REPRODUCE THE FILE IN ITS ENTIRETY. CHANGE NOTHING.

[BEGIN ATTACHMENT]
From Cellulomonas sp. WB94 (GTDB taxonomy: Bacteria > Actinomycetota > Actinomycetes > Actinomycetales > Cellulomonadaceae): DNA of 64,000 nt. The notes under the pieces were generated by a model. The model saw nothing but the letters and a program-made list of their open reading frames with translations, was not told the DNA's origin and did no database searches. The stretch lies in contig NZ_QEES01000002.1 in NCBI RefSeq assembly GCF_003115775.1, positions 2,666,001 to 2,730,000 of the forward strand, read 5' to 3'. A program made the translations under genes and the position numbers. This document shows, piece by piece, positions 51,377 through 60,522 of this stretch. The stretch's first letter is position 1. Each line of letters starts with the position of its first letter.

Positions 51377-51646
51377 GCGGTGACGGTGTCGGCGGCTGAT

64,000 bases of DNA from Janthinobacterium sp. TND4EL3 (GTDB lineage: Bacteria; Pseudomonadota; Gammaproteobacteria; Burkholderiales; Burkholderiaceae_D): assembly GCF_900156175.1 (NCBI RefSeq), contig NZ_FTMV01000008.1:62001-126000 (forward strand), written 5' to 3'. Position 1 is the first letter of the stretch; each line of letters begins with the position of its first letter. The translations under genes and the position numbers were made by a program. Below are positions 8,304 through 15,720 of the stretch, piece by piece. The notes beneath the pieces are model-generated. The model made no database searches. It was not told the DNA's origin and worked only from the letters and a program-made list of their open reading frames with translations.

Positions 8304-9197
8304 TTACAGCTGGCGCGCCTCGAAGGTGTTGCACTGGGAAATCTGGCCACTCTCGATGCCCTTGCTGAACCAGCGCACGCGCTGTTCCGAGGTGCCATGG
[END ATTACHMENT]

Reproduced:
From Cellulomonas sp. WB94 (GTDB taxonomy: Bacteria > Actinomycetota > Actinomycetes > Actinomycetales > Cellulomonadaceae): DNA of 64,000 nt. The notes under the pieces were generated by a model. The model saw nothing but the letters and a program-made list of their open reading frames with translations, was not told the DNA's origin and did no database searches. The stretch lies in contig NZ_QEES01000002.1 in NCBI RefSeq assembly GCF_003115775.1, positions 2,666,001 to 2,730,000 of the forward strand, read 5' to 3'. A program made the translations under genes and the position numbers. This document shows, piece by piece, positions 51,377 through 60,522 of this stretch. The stretch's first letter is position 1. Each line of letters starts with the position of its first letter.

Positions 51377-51646
51377 GCGGTGACGGTGTCGGCGGCTGAT

64,000 bases of DNA from Janthinobacterium sp. TND4EL3 (GTDB lineage: Bacteria; Pseudomonadota; Gammaproteobacteria; Burkholderiales; Burkholderiaceae_D): assembly GCF_900156175.1 (NCBI RefSeq), contig NZ_FTMV01000008.1:62001-126000 (forward strand), written 5' to 3'. Position 1 is the first letter of the stretch; each line of letters begins with the position of its first letter. The translations under genes and the position numbers were made by a program. Below are positions 8,304 through 15,720 of the stretch, piece by piece. The notes beneath the pieces are model-generated. The model made no database searches. It was not told the DNA's origin and worked only from the letters and a program-made list of their open reading frames with translations.

Positions 8304-9197
8304 TTACAGCTGGCGCGCCTCGAAGGTGTTGCACTGGGAAATCTGGCCACTCTCGATGCCCTTGCTGAACCAGCGCACGCGCTGTTCCGAGGTGCCATGG